- Departure/Departure: The first aircraft must be airborne before the second aircraft commences the take-off roll
- Arrival/Arrival: The first aircraft must have vacated the runway before the second aircraft crosses the runway threshold.
- Departure/Arrival: The first aircraft must be airborne before the second aircraft crosses the runway threshold.
As a controller it is one of your top priorities to make sure these seperation conditions are met, but sometimes due to varying factors the conditions cannot be met and you have to issue a go-around. You need to be proactive and not reactive. Anticipate and act accordingly.
Remember, the seperation rules apply to two aircraft landing and departing on intersecting runways just the same as if they are landing and departing on one runway. If an aircraft isn’t clear of the runway intersection that runway is not clear and a go around must be issued as needed.
If there is an aircraft cleared for takeoff and at a safe speed or stationary a cancel takeoff clearance must be sent. More about the proper procedure for canceling takeoff clearance here.
When you send someone around you give them a traffic direction with it. Because you told them to make left/right traffic there is no need to issue a pattern entry as the traffic direction took it’s place. Only sequence and clear as appropriate. When you give your traffic direction always try to give a direction to the outside, or the direction that will interfere the least with the departure paths on other runways. For example, with runway 27L send left traffic and for runway 27R send right traffic. That way you eliminate possible conflicts with departures on another runway. If you are controlling an airfield with a single runway and approach is active, ask your approach controller which traffic direction you should send to possible go arounds as approach may have a specific plan on how to encorporate go-arounds back into the line.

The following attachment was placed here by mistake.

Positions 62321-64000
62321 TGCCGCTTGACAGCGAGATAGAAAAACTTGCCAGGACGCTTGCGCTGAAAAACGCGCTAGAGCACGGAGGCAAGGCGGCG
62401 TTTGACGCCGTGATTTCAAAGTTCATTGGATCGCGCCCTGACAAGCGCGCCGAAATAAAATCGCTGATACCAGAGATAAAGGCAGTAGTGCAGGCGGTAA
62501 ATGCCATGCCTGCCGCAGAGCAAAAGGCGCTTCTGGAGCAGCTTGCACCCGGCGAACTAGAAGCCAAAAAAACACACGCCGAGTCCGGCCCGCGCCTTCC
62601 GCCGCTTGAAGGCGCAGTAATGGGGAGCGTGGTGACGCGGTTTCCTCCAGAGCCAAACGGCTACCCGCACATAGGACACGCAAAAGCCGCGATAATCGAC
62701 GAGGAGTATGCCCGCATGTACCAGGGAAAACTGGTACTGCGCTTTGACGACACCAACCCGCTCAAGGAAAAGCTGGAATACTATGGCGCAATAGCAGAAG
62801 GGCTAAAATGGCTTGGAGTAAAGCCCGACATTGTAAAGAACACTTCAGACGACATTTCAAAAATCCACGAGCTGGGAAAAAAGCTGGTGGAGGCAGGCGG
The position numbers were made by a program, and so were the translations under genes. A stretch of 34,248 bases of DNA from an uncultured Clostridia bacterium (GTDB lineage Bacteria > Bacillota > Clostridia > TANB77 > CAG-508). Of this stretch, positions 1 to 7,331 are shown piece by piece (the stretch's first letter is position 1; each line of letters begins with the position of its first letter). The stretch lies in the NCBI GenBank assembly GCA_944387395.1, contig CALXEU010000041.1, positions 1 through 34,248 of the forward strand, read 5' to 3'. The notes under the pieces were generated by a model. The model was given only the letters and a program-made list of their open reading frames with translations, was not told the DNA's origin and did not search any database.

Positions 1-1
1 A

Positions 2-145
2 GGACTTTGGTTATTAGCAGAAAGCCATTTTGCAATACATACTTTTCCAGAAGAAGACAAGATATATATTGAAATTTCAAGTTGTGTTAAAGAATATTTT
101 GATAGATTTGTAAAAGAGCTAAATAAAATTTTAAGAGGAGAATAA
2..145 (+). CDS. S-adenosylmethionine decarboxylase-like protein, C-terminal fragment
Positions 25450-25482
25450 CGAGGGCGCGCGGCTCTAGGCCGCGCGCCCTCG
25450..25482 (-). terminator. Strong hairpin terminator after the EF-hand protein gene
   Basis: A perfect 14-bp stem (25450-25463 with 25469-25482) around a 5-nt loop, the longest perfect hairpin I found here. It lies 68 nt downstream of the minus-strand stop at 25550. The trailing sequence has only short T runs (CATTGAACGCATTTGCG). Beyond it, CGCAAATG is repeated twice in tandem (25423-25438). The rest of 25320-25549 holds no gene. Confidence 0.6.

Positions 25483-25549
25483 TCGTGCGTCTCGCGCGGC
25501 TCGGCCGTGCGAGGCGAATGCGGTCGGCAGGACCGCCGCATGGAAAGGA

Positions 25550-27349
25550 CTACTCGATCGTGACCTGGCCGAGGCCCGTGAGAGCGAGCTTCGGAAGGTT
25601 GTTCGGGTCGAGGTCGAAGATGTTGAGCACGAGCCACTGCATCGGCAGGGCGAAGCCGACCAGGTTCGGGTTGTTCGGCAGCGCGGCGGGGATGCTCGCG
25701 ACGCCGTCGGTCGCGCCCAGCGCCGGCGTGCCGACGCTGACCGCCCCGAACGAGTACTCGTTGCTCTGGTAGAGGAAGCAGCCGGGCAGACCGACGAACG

If you sent an aircraft around wait until he is stable and no longer in this critical phase of flight before sending him back to the approach controller or resequencing him for his second attempt.
The official Infinite Flight Go-Around Tutorial for pilot procedures can be found here.
References: 3.1 of the ATC Manual